Manchester United vs Liverpool: Five things we learned as Tyrell Malacia shines in shock win

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Manchester United shocked Liverpool with a 2-1 victory at Old Trafford on Monday night thanks to goals from Jadon Sancho and Marcus Rashford. They rode out a late surge from Liverpool, who pulled one back via Mohamed Salah but couldn’t find an equaliser.

Here are five things we learned:

Malacia set to be a fans’ favourite

One of the biggest positives for United was the performance of Tyrell Malacia, the left-back signed from Feyenoord this summer by Erik ten Hag. It seemed an unnecessary transfer on the surface, given left-back was a position well stocked by Luke Shaw and Alex Telles, but on this evidence it was obvious to see the qualities Ten Hag liked in the young talent.

Malacia was a constant menace down the left-hand side, anticipating the supply line into Mohamed Salah to cut out throughballs, while surging forwards almost constantly, making clever overlapping and underlapping runs which weren’t always picked out but helped stretch the play and gave Marcus Rashford space. What’s more, he made those runs knowing full well Salah was left isolated on the counter-attack should things break down, a sign of his confidence in himself, his teammates and their gameplan.

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Some of the biggest roars of the night came when Malacia made strong challenges and the sense was that he could be a popular figure at Old Trafford in the months and years to come.

Tyrell Malacia goes in for a strong challenge on Andy Robertson

Slow starts continue to plague Klopp’s side

Whether Jurgen Klopp wants to hear it or not, it’s now seven Premier League games in a row where Liverpool have conceded first, including all three this season.

Great mentality or not, no team can continually come back to take three points every single week – the Reds have trailed at half-time in every fixture in 22/23 so far, which clearly isn’t sustainable if honours are the target.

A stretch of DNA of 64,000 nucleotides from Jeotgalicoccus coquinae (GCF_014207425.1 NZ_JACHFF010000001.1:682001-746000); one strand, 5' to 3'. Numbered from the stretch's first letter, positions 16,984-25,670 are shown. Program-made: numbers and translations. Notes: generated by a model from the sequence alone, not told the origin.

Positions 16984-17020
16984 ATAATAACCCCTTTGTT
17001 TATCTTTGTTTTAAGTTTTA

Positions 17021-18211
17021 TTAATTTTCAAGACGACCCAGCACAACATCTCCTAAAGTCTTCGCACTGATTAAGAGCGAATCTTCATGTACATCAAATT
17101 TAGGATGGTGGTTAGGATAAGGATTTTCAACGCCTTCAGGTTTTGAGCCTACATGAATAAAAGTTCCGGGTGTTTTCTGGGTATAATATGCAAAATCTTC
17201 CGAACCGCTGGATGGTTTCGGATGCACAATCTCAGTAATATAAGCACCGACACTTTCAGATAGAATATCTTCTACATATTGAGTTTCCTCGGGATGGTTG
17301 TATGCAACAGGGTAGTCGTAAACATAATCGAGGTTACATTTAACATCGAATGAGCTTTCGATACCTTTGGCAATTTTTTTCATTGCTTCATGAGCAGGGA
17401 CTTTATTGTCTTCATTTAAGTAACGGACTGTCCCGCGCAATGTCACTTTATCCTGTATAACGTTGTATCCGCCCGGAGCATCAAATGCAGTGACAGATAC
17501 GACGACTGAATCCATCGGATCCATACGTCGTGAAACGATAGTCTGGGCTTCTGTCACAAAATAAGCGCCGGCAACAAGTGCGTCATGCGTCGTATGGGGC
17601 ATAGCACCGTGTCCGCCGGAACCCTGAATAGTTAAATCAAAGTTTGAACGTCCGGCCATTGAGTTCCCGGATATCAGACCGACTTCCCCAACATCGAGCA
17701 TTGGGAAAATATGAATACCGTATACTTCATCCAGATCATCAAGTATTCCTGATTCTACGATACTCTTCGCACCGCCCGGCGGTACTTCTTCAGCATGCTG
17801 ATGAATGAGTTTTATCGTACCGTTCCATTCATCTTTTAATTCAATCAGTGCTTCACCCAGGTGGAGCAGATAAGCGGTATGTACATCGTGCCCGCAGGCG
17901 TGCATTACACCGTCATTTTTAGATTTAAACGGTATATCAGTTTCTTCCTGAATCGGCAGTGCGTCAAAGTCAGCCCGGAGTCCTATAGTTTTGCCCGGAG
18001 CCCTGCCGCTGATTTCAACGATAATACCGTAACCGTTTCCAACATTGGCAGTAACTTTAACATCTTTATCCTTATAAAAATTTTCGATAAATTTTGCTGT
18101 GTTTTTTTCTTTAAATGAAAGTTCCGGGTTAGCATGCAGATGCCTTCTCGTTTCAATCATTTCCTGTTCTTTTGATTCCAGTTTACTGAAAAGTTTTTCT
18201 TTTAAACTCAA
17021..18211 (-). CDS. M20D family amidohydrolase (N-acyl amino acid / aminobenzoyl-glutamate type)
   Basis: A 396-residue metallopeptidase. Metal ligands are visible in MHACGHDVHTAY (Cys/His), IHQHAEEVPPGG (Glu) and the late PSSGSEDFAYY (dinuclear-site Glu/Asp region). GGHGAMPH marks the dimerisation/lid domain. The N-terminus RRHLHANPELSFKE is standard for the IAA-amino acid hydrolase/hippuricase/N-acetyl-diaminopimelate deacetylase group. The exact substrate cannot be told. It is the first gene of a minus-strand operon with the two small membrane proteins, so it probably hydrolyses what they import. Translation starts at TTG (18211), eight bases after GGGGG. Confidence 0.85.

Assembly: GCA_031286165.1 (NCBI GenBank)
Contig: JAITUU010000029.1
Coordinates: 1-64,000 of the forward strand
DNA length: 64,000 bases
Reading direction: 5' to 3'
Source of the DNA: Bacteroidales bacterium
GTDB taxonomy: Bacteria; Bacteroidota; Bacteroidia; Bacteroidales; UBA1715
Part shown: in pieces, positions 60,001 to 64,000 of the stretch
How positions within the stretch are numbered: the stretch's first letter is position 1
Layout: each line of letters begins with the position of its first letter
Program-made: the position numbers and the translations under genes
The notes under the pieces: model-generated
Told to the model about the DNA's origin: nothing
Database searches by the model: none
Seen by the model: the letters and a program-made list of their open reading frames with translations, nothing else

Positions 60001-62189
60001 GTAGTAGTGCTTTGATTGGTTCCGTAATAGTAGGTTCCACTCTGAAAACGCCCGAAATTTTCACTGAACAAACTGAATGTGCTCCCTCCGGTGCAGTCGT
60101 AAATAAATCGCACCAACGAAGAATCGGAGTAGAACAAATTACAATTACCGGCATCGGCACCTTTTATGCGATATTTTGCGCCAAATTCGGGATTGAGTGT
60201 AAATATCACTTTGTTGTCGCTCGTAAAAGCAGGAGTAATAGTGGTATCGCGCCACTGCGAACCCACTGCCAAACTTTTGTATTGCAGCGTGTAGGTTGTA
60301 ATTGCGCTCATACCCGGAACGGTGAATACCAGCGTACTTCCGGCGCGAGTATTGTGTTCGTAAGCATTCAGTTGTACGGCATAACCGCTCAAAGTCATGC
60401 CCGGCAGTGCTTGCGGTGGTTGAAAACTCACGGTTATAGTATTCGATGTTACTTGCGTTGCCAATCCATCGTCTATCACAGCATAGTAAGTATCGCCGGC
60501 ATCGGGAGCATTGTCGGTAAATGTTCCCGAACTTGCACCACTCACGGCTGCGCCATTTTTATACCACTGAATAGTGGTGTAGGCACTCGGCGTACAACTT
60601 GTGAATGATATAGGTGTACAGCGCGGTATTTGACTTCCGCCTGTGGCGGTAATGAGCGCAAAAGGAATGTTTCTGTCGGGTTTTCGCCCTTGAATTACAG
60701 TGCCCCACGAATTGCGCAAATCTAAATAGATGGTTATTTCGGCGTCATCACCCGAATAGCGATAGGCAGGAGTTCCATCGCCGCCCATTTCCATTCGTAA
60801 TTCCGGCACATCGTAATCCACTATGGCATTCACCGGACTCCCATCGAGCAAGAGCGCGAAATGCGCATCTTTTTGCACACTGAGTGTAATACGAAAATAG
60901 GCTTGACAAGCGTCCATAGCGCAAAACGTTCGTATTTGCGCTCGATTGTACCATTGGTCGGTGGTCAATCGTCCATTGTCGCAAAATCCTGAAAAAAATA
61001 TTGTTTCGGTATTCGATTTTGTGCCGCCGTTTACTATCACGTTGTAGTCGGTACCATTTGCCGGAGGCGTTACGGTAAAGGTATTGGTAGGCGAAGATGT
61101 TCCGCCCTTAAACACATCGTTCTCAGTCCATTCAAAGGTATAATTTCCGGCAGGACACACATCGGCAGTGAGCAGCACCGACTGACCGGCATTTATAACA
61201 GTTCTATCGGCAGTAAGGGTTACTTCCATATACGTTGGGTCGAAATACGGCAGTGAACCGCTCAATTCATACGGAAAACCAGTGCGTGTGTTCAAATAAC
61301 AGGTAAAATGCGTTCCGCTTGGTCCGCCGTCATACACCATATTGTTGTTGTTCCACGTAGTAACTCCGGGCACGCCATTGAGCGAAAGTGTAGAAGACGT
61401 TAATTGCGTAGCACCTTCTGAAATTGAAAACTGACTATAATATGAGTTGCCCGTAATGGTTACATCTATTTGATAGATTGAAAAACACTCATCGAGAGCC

It took around half an hour for the visitors to really get into gear and start producing some combination plays and aggressive presses, which immediately had them looking more dangerous and more capable of threatening the United defence.

A shot on target didn’t actually arrive until the 67th minute, by which time they were already two goals behind.

Liverpool manager Jurgen Klopp after full-time

De Gea takes no chances

David de Gea got himself in all sorts of bother last week at Brentford trying to work the ball out of the back intricately alongside his defenders and defensive midfielder that day, Christian Eriksen. Erik ten Hag since revealed the plan was not to play exclusively short but to go long when things got too risky – either De Gea ignored the message or the manager didn’t convey it properly.

Either way, this time there was no messing about by De Gea. Almost all of his first-half distribution went long, bypassing the Liverpool press and exposing the high line. The keeper was written off in some quarters last time out but if he can find the balance between risk and reward, as he did here, he will avoid many of the pitfalls that come with Ten Hag’s possession game.

David de Gea punches a cross clear

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Skipper’s form one concern of many

Liverpool have a whole batch of injuries, that much is true, but the players on the pitch are still largely senior internationals and too many are way off the pace, three games into the season.

The pick of the bunch – in a negative sense – was captain Jordan Henderson once again, with the midfielder having had a very poor start to the season.

Here he was moved to the base of the trio, Fabinho left out, but the No14 rarely got to grips with the speed of United’s play and pressing in the centre, not able to track Fernandes in the No10 role when he pushed on and failing to provide the platform in possession for those ahead of him, either.

The curtain call for his performance came as he was subbed off minutes after gifting United their second – his initial control was poor and he missed two attempted tackles within a couple of paces before Rashford strode through to score.

A week is a long time in football

A week ago Gary Neville warned United were going to finish in the bottom half of the Premier League this season, while Jamie Carragher effectively wrote off new signing Lisandro Martinez as too small to compete in the English top flight. Tonight they were leading the praise of Ten Hag’s side.

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The Sky Sports duo were not the only ones to write United’s season off both individually and as a team. Not that this performance should paper over the many cracks at the club surrounding recruitment, debt, facilities and many more factors; but it showed that cohesion and confidence are wonderful things – United played with both here and were transformed.

A similar reaction emerged around Arsenal last season when they lost their first three games; there was uproar and the calling for Mikel Arteta’s head but they went on to have a respectable season. Football discourse might never be reasoned and rational, or carry any sense of perspective or proportion, but these few days should serve as a reminder that the extreme reactions are almost always overblown.

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